14. Wilma says:

    I’ve always been frugal so I really haven’t changed. I still don’t have cable or dish. Still keep the heat turned down. Still watch my spending closely.

  15. Anonymous says:

    I cut back on cable costs, there is not too many program worth the money on TV, as well as the landline ($15 per month with Vonage, and I use Skype).

    Cooking at home is fun and healthier, definitely.

    I also rent instead of owning, although I would love my own home, I enjoy the time saved on cutting grass, repairs, shoveling. Me and the other tenants share the community expenses. This substantialy free some money for my kids college and savings.

    I could not save on vacation though… this is my soft spot.

    Grocery shopping-wise, I cut on processed food such as chips and frozen meal.. Don’t miss it.

    It’s a sport to find a waste and eliminate it :)

  16. qixx says:

    i am still battling my way out of a job crisis. (Underemployed but i have a job). Our spending is way down in our family but i’m not sure if that is because our income is down. i’m working to ensure our reduced spending stays down once i end up fully employed.

  17. zapeta says:

    Our budget has always been pretty lean and we haven’t changed it in the past few years…so I’d say our spending has been mostly flat.

  18. thunderthighs says:

    I’ve been using Groupon a lot for splurges I would have made anyway. And the $10 referral bonus is very useful if you work it right…

  19. scdavid says:

    Our biggest change has been to delay large purchases like a new or newer car.

  20. Ginny says:

    We never ate out much unless it was with a special offer, but now, it is maybe on a birthday and that is with a gift card someone gave us. We only go to see movies with gift cards given to us for birthdays and we try to make them last all year. I buy clothes on sale maybe two times a year, rest I buy at yard sales. No raise at work, expenses up, such as gas and utilities and insurance, health and car. Husband is a commission only sales rep so due to cut backs in his field, less sales coming his way so he is never sure what income will be down the road. Vacations are out and we used to go to some great places, now NOWHERE.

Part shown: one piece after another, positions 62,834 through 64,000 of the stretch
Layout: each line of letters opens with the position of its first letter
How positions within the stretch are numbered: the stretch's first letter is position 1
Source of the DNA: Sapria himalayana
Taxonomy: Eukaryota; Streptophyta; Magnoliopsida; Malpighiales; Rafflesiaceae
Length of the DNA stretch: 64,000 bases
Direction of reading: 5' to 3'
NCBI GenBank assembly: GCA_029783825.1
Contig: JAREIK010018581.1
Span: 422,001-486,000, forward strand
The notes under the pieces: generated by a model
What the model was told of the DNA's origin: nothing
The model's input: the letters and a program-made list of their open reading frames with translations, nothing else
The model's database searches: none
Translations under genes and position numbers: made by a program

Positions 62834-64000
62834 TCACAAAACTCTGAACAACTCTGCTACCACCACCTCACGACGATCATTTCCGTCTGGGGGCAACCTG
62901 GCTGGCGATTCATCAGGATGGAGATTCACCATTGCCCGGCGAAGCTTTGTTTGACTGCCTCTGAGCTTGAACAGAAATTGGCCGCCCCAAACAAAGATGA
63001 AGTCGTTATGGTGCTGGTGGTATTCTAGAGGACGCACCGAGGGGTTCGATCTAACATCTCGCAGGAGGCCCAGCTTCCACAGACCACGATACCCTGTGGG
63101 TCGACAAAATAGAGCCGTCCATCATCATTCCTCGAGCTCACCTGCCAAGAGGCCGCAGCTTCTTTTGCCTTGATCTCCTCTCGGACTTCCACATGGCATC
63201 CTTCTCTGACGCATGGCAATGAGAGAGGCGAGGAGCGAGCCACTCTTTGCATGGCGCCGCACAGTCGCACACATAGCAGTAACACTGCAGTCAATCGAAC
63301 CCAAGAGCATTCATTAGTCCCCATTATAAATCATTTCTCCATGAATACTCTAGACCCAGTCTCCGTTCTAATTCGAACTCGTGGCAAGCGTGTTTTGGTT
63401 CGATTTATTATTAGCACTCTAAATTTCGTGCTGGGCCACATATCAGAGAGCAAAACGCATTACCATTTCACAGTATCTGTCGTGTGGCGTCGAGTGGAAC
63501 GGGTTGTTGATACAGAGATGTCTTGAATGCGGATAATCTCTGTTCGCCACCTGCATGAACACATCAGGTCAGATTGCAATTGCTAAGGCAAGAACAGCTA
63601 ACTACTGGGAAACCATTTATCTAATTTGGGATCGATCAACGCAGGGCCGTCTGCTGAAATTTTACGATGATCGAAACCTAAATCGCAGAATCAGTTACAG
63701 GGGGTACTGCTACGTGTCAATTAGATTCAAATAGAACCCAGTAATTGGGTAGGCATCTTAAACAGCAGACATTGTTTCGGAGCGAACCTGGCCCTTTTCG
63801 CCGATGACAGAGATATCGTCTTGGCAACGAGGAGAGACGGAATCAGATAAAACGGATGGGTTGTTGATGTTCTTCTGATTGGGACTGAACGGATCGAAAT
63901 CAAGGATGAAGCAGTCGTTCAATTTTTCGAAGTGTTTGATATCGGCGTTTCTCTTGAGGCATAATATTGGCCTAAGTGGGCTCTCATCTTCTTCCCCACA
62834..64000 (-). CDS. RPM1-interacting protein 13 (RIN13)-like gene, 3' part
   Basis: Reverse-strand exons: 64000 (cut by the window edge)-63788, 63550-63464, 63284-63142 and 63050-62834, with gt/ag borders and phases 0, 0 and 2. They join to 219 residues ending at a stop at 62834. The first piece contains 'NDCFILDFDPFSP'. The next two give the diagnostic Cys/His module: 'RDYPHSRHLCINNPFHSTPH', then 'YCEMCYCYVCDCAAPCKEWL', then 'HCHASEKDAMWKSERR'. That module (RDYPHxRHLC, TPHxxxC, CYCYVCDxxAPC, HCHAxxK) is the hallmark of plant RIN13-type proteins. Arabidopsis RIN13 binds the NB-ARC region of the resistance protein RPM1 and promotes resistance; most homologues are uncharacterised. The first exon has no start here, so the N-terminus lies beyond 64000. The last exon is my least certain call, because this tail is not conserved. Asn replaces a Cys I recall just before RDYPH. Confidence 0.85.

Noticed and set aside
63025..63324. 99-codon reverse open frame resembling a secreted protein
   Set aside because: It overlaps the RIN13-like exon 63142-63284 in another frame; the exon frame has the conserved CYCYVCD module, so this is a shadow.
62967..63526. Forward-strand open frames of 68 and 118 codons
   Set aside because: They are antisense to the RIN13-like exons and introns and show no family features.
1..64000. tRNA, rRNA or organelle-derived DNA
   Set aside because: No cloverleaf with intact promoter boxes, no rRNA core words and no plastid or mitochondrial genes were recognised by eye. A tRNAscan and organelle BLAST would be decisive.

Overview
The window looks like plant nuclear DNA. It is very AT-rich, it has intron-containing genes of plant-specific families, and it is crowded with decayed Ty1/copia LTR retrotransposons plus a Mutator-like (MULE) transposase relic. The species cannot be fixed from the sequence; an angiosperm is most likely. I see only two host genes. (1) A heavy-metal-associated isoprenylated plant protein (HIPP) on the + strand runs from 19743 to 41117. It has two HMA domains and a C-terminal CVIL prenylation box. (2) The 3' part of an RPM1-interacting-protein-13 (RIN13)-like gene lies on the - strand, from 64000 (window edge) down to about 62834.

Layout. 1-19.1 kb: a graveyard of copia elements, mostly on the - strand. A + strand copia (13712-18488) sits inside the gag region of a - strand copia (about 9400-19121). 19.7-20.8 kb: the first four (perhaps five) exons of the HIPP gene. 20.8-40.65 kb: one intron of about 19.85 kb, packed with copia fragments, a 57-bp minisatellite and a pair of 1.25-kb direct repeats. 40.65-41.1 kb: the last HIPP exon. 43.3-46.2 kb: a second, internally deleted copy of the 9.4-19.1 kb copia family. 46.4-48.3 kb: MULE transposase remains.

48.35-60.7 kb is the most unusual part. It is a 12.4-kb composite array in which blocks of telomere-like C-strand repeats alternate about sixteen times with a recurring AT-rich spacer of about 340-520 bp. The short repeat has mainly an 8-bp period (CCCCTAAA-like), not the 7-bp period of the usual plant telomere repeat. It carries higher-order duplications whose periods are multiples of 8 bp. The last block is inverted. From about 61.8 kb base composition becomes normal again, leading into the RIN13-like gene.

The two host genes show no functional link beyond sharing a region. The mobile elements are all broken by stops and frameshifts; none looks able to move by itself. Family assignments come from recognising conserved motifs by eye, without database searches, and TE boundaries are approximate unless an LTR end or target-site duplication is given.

21. bloodbath says:

    I’ve cut out or cut back on almost everything. The thermostat is set 5-10 degrees lower/higher depending on the season, I shower and flush less, I have not dined out in almost 2 years, I buy fresh fruits/vegetable, no sodas, bottled water or snacks (my doctor wants me to lose 10 lbs and lower cholesterol anyway), I still have Dish but no HBO or HGTV and some other premiums, I wash my car at home, cut the lawn and do basic carpentry myself. I save more and monitor my investments more carefully, I no longer buy shoes and clothing just because I like them ( I wear what I have more), I cut my own hair, sold unused/unwanted items .

  22. Since I purchased my first home last year I have cut back my spending more than ever

  23. Bryant says:

    I never (thanks to my dad’s advice and bargaineering) never live up to my means. I make good money for being 26 and i live on about 45% less than what I make. It’s not like I live on instant noodles, but I do forego luxuries and fancy cars now for an “early” retirement and a good nest egg. I cut my cable entirely and reduced my internet down to the lowest level. Even with Netflix at < $10/mo, I saved $150/month. One of my vices is eating out too…so I cook at home and bring a lunch to work. It's paying off and I highly advise all my close friends and family to never ever live up to your means. Just because you get a 10k promotion, doesn't mean you need to figure out a way to spend 10k more a year… Just my .02…Always a good read Jim!

  24. ziglet19 says:

    We didn’t cut back too much, as we already were pretty frugal. When we were first living together, my husband was still finishing college, so we had a real tight budget. We cut out a lot of monthly bills (land line, cable, etc.) way back then, and never picked them back up. Don’t even miss them.

  25. cubiclegeoff says:

    I haven’t changed my spending much. I’ve always tried to keep expenses low anyway, so there wasn’t much I could change anyway.